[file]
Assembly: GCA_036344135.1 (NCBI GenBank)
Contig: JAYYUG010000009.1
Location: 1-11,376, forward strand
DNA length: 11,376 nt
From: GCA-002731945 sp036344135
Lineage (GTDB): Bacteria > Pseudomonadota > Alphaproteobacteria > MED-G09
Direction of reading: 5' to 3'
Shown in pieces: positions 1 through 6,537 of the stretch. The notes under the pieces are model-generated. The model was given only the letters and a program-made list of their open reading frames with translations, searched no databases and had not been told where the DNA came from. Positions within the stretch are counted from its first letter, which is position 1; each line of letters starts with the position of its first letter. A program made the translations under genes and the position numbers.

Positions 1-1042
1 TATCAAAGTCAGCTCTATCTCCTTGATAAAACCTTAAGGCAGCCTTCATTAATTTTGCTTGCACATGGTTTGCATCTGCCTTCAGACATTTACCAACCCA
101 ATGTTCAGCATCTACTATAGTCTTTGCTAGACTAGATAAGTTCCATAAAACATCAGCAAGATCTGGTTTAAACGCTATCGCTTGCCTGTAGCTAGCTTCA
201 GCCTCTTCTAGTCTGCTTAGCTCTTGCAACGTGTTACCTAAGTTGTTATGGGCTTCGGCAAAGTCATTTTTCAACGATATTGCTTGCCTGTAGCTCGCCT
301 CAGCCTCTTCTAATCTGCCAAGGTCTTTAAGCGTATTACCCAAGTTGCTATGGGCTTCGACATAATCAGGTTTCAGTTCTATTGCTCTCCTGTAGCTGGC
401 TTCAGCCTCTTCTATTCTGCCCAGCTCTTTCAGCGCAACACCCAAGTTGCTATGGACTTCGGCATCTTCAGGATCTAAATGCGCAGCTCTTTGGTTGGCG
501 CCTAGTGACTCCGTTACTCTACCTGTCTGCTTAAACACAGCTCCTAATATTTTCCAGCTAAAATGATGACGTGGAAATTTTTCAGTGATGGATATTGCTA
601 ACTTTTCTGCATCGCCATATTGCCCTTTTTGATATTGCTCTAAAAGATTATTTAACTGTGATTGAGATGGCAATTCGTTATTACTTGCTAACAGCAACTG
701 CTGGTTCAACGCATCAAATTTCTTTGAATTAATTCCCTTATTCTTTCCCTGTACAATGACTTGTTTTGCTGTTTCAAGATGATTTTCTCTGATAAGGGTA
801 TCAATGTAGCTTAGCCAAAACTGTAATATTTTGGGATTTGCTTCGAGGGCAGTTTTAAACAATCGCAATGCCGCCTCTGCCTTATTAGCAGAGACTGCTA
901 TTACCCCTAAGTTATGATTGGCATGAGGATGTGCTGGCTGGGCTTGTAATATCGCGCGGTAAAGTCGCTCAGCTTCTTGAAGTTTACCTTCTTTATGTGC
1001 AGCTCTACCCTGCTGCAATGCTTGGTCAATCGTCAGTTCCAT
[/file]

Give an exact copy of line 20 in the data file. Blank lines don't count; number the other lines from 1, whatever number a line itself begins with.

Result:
1001 AGCTCTACCCTGCTGCAATGCTTGGTCAATCGTCAGTTCCAT